As 0500 approached, in the far distance the train’s approach was detected. Due to the enemies suspicions the train had been re-enforced. The escort now consisted of a company of soldiers. In addition, two armoured wagons had been provided to enable the troops to suppress any ambush.

Despite the hour and the stronger than anticipated enemy, the raiders prepared. When the train entered the kill box the trooper assigned raised his PIAT and fired.
 The raiders were Chindits, and the train full of Japanese troops. The Chindits had been formed to launch raids and disrupt the Japanese supply lines well behind the forward edge of battle.  These men often fought half-starved and were frequently racked by tropical diseases. The title of this article comes from Freddie Spencer Chapman, who spent a lot of the war behind Japanese lines in Malaya (and Googling him is well worth it - e.g. he once spent 20 hours in a kayak off the Greenland coast in a raging storm...). Chapman used the saying to point out that the jungle that was seen as an alien environment by western soldiers was no such thing. The Japanese mastery of the terrain was part of the aura they had to the common western soldier, and they too could learn to do what the Japanese did.

The Chindit's opening shot penetrated the boiler of the train and caused the entire engine to explode and derail itself. This explosion meant that the train did not put its brakes on, and the wagons and coaches still on the rails rolled out of the kill box. To prevent it going further a demolition party triggered a mine in a culvert under the railway which caused the rolling stock to halt, with two derailing at the front.
Chindits demoing a railway bridge
The British troops now out of position leapt up and charged after the rolling stock. As they caught up with the train they moved down the line pouring fire into the train from point blank range. The Japanese in the armoured wagons opened fire, however the Chindits were now too close to the train to be fired upon, so the Japanese fire, although intense was flying over the heads of the British.

The troops not in the armoured wagons dismounted from the opposite side of the train and fell back some 300 yards to regroup for a counter attack.
This was foreseen by the Chindits as a possibility. Therefore, a platoon of Commandos had been stationed nearby to react to this. The Commandos charged the marshalling Japanese and in a short bloody fight scattered them, leaving around thirty casualties behind.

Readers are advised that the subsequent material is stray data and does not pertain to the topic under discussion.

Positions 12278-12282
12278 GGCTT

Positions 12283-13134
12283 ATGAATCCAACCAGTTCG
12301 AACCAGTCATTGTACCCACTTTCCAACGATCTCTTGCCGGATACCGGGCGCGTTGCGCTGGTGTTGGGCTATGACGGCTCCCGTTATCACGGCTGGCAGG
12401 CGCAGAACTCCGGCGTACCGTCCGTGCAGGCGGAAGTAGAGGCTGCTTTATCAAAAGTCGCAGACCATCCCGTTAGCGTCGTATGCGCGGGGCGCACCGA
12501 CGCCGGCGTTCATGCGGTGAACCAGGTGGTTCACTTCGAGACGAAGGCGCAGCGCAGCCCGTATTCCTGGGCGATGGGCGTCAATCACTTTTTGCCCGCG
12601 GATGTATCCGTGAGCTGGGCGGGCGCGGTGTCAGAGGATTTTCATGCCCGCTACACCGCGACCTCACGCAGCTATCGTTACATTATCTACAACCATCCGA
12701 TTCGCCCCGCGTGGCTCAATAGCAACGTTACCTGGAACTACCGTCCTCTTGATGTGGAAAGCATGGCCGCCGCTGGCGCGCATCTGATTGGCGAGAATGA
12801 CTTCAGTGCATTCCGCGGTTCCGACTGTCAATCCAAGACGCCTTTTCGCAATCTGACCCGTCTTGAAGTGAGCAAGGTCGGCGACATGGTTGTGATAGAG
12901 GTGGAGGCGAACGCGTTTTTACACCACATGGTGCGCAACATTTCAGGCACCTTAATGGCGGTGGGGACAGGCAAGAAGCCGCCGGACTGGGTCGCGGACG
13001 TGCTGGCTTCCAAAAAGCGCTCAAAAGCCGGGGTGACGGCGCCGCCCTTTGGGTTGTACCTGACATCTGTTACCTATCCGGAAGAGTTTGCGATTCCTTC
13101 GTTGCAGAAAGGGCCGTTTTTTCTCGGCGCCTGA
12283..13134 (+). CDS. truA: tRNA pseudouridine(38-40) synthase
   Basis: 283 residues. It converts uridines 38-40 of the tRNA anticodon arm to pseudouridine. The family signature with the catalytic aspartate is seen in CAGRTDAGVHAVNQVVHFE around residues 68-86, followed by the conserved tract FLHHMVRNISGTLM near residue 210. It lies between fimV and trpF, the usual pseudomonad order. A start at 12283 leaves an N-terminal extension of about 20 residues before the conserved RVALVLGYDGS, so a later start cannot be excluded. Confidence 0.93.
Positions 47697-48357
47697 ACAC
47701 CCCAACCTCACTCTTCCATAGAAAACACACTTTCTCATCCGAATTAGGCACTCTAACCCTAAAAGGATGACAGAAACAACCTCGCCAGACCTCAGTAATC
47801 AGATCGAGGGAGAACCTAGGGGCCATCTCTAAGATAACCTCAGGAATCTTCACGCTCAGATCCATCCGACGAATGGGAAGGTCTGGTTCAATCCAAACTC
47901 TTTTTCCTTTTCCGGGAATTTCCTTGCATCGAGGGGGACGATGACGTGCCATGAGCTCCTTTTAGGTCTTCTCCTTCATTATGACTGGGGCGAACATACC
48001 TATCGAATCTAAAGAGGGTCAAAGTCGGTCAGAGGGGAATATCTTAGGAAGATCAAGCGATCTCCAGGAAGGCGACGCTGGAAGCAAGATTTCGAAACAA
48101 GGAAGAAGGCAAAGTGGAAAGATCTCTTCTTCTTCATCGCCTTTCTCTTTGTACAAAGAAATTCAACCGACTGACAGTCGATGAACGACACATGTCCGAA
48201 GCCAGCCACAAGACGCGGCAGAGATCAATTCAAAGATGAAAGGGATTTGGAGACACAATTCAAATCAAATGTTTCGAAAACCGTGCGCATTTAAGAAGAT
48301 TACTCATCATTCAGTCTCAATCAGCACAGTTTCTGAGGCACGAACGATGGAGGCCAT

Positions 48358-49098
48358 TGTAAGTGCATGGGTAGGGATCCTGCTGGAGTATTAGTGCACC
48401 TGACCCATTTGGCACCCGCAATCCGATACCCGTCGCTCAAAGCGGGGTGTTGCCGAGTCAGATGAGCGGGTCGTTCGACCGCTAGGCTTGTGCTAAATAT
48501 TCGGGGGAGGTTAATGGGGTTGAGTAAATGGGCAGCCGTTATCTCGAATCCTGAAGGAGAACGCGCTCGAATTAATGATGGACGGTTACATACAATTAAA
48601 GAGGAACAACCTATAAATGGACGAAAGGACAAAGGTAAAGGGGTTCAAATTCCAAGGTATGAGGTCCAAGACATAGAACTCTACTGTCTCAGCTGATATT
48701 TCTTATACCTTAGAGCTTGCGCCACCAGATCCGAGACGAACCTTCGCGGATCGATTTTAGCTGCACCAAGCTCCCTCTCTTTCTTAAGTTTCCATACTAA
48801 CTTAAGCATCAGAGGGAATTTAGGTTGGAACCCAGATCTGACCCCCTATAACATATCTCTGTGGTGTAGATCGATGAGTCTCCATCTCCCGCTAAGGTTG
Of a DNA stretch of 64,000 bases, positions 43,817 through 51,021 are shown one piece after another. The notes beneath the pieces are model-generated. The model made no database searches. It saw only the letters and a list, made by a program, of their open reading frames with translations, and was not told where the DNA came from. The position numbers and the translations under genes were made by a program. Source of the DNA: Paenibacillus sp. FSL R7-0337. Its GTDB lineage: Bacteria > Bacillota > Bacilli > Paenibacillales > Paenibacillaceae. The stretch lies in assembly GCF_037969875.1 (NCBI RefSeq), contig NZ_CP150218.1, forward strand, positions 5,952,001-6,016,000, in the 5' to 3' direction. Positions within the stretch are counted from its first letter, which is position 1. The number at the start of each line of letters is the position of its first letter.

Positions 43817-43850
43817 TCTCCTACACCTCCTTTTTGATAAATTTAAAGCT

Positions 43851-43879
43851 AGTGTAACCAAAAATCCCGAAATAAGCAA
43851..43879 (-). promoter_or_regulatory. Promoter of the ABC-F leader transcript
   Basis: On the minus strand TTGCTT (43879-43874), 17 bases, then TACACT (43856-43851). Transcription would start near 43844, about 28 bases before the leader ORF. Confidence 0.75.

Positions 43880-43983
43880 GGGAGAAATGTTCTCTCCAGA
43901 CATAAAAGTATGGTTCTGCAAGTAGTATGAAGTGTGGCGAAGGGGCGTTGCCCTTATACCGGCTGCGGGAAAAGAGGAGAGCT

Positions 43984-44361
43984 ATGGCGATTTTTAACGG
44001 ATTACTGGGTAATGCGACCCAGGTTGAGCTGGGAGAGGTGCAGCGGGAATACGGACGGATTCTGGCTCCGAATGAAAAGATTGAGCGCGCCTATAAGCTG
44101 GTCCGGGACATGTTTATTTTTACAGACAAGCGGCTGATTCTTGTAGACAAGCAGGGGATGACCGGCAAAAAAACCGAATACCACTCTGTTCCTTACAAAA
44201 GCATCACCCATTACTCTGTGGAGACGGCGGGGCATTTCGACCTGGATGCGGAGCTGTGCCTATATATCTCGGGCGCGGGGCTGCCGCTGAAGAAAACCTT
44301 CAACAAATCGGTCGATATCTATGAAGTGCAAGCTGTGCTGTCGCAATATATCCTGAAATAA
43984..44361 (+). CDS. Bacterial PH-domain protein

A second PIAT was brought up and quickly silenced the armoured wagons. The Chindits began to loot the train and police up the ambush site. As well as recovering some precious scraps of food and documentation, a Japanese official was found hiding in the first-class toilet, standing on the seat.
Chindits getting their wounded out.
Around twenty prisoners were taken, they along with the captured documents and the Chindit’s casualties (two killed, four wounded) were air lifted out by L-5's from the US No 1 Air Commando at about 0530. Around the same time another train was detected approaching. This was a fully armoured train coming to destroy the Chindits. It pushed some empty flat cars ahead of it to detonate any mines. About four miles from the ambush it was blocked by infantry with a PIAT team in support. The PIAT destroyed the empty flat car at the front. The Japanese train commander decided he was unable to advance due to the high risk of mines and so halted. This allowed the Chindits time to destroy the first train by setting everything on fire with a lifebuoy flamethrower and successfully break contact and withdraw.

Image credits:
ww2today.com, warfarehistorynetwork.com and www.irrawaddy.com

Also, today is the 21st, so you know what this means don't you...? Its the final countdown!